It was time for my first post-op appointment following the third surgery. The excitement I felt about how well I was doing quickly diminished with the surgeon’s comments. He said I would never be able to walk again, never be able to drive again, and never be able to live independently. I was so hurt and disappointed. Some people would have given up at that point but luckily I was already determined to prove him wrong.

“Cathy has been involved in SLP therapy as well through this journey to recovery. She is working on ways to plan ahead and anticipate hazards so she can possibly avoid further falls and injury!” – Kris Cleary, Speech Language Pathologist at Benedictine-Bismarck

I had two hours of therapy each day, which consisted of Physical, Occupational and Speech Therapy.  Every day the therapists worked hard with me on standing, sitting and balance control. They let me use a power wheelchair that was donated to Benedictine-Bismarck. This was so nice and allowed me to feel a bit more independent. I continued to use the parallel bars to work on controlling my feet to walk. Finally, I took my first step using the bars. Everyone was so excited for me! I was able to take more and more steps with each passing day. I started getting monthly injections to strengthen my bones. Each day I worked with the parallel bars, used the NuStep, and eventually walked with a walker. Things were improving a little each day. I continued getting stronger and stronger. It was time to try to walk on my own without the Active Trainer or parallel bars for support. This took three therapists: one walked beside me holding on to my gait belt, one watched my legs taking steps, and one walked behind me with a chair in case I needed support. I felt confident I could do it and I did!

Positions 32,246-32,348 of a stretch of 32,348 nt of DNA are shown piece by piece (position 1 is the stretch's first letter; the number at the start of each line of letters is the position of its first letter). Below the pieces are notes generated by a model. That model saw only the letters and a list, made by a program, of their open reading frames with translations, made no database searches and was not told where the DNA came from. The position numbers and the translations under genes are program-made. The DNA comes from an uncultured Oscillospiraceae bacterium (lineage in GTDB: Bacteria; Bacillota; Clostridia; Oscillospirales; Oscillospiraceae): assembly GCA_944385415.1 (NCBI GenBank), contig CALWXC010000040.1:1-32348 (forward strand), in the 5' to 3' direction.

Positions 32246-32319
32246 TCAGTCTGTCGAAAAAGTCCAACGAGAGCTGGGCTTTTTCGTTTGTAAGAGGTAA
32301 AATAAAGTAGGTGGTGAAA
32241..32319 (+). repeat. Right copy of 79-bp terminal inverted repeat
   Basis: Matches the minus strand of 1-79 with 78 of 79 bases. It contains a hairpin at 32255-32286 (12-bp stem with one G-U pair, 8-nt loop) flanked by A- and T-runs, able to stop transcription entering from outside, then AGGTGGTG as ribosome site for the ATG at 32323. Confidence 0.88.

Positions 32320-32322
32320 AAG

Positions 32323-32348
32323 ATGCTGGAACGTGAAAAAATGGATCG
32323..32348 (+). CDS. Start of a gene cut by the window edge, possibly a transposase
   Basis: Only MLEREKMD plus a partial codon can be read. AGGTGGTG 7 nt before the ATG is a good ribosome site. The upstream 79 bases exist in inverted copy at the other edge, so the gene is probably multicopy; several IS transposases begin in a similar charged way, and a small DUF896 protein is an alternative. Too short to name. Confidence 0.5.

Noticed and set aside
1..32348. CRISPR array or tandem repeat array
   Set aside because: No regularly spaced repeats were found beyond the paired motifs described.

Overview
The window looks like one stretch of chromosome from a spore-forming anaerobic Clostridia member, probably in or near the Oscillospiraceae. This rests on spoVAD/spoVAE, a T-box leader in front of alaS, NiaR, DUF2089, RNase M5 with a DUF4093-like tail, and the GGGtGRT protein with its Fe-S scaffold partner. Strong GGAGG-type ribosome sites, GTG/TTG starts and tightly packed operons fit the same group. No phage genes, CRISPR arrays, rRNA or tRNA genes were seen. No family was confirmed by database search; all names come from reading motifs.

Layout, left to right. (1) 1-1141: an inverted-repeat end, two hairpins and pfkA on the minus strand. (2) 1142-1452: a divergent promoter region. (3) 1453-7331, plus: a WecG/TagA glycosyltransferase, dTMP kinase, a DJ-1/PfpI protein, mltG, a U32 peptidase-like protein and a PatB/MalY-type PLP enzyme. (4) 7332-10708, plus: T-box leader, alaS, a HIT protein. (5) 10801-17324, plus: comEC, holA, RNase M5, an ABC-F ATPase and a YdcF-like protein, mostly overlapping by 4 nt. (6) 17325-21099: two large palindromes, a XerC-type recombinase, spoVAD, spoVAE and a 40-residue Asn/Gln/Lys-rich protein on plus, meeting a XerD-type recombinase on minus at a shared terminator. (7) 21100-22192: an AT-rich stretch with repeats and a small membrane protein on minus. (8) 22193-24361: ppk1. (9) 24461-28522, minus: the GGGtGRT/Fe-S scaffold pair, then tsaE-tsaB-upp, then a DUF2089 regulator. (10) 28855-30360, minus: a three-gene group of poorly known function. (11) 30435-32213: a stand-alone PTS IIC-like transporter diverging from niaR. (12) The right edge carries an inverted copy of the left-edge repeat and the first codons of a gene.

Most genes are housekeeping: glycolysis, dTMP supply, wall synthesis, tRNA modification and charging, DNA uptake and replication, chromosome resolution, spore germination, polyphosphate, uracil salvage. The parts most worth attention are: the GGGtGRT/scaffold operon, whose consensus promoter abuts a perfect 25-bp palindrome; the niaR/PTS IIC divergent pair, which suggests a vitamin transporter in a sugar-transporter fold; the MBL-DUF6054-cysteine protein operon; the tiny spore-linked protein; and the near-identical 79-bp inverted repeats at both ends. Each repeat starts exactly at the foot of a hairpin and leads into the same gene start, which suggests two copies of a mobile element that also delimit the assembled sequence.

“Cathy’s strength in character, perseverance, and hard work continue to help her stride forward both physically and cognitively. Her ‘never give up’ attitude is contagious, and her heart is genuine.” – Carrie Axt, Speech Language Pathologist at Benedictine-Bismarck

My next goal was to reside at the Assisted Living community on the other side of the building and be more independent. To do this, I needed to be able to dress myself and transport myself from chair, to bed, to bathroom. I continued to work hard, and in November, the staff, therapists, and I felt that I was ready to move from Skilled Nursing to Assisted Living. I still continue with therapy, working with the same therapists two days a week. For Christmas, I was determined to go to the house of my daughter Julie, son-in-law Toby, and granddaughter Megan. I knew that I had to be able to do stairs before I could even dream about visiting them. So in therapy, I started working on going up and down steps. After much hard work, I was able to go to my daughter’s. It was wonderful, and the first time I was at their house in over a year.

I am now mostly using my walker rather than the power wheelchair, and am starting to learn how to walk with a cane. I continue to work hard every day as I have new goals of getting a bigger apartment, driving a car, and vacationing to Oregon to see my sisters. What keeps me going is determination, a good attitude, and faith in my therapists since they seem to know me even better than I know myself. I am so grateful for the amazing therapy staff at Benedictine-Bismarck. Without them, I am confident I would not be as far as I am today!

“Cathy is definitely a success story at BLC of Bismarck. She has come so far and is very determined.  Cathy was very motivated and she never questioned us. She trusted us and our sessions. She always gave it her all. While we were walking Cathy was getting tired and she verbalized under her breath numerous times her frustrations for her surgeons and doctors, determined to prove them wrong. As therapy progressed we were working on dressing, toilet, pivoting with front wheel walker then walking with a front wheel walker. She has a goal of getting back to community living and I believe she will do it. She still amazes me every time I see her. We love you Cathy.” – Chelsie Boeshans, Occupational Therapist at